The high current, low voltage power supply that is required for the process was built using an old microwave transformer. The secondary coil is removed and replaced with coil of thick insulated wire, to convert it into a step down transformer. After the rewinding the transformer outputs about 13 VAC, which is then run through beefy bridge rectifier modules to get a DC current. A custom machined copper bolt terminal is mounted through the side of the tank to attach the sacrificial anode plate to the positive lead of the power supply, while the negative lead is clamped to the rusty steel to be cleaned.

[Make it Extreme]’s projects never get old, with everything from rideable tank tracks to rotary electric guns. Check out the video after the break to see the build and an impressive demo. Continue reading “DIY Electrolysis Tank: Removing Rust While You Sleep”

Hackaday Podcast 043: Ploopy, Castlevania Cube-Scroller, Projection Map Your Face, And Smoosh Those 3D Prints

Before you even ask, it’s an open source trackball and you’re gonna like it. Hackaday Editors Mike Szczys and Elliot Williams get down to brass tacks on this week’s hacks. From laying down fatter 3D printer extrusion and tricking your stick welder, to recursive Nintendos and cubic Castlevania, this week’s episode is packed with hacks you ought not miss.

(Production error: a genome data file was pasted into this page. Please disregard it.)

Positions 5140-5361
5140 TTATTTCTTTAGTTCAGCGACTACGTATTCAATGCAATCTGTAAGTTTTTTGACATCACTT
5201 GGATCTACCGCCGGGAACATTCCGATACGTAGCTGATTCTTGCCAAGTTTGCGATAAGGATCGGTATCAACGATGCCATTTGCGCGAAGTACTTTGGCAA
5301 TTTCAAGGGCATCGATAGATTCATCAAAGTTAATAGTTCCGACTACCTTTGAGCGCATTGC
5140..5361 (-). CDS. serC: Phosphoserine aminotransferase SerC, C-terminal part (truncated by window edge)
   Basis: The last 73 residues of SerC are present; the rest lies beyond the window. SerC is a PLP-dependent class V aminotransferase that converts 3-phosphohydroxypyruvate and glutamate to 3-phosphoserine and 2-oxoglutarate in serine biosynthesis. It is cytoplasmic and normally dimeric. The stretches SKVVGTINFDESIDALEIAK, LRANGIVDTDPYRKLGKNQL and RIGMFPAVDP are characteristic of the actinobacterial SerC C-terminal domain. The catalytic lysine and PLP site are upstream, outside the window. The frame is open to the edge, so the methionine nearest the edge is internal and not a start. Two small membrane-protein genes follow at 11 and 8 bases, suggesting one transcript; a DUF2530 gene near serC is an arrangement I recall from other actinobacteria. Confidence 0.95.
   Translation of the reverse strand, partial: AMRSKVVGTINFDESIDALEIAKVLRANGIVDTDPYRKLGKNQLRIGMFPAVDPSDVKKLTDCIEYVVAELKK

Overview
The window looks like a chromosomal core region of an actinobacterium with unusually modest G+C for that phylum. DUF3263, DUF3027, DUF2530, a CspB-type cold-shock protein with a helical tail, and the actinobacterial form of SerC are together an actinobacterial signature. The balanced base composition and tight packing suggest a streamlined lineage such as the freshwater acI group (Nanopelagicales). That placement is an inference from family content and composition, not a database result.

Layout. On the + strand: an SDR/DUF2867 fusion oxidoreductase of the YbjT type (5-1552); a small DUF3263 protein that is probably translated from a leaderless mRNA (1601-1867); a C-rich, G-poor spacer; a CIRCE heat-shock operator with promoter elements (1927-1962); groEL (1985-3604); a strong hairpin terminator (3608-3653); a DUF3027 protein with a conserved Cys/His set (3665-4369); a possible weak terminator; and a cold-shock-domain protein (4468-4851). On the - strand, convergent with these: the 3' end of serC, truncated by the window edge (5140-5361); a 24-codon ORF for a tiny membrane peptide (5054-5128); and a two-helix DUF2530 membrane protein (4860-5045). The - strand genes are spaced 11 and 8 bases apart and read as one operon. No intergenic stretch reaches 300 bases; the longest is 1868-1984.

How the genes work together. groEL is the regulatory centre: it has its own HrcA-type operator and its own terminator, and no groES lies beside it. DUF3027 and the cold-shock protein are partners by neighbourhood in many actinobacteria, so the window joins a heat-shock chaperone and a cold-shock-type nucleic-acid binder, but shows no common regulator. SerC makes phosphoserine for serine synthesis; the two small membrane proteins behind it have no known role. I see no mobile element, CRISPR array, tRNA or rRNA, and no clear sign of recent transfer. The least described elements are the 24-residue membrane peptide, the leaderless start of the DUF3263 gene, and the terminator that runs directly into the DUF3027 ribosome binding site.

Take a look at the links below if you want to follow along, and as always tell us what you think about this episode in the comments!

Direct download (61 MB)

Places to follow Hackaday podcasts:

Continue reading “Hackaday Podcast 043: Ploopy, Castlevania Cube-Scroller, Projection Map Your Face, And Smoosh Those 3D Prints”

Improbably Cheap Pocket Welder Gets An ESP32 Makeover

If you move in certain shady circles, you may have noticed the crop of improbably cheap “pocket welders” popping up on the market these days. They’re all variations on a theme, most with wildly optimistic specs minimal accessories of the lowest possible quality. But their tiny size and matching price make them irresistible to the would-be welder, as well as attractive to hardware hackers.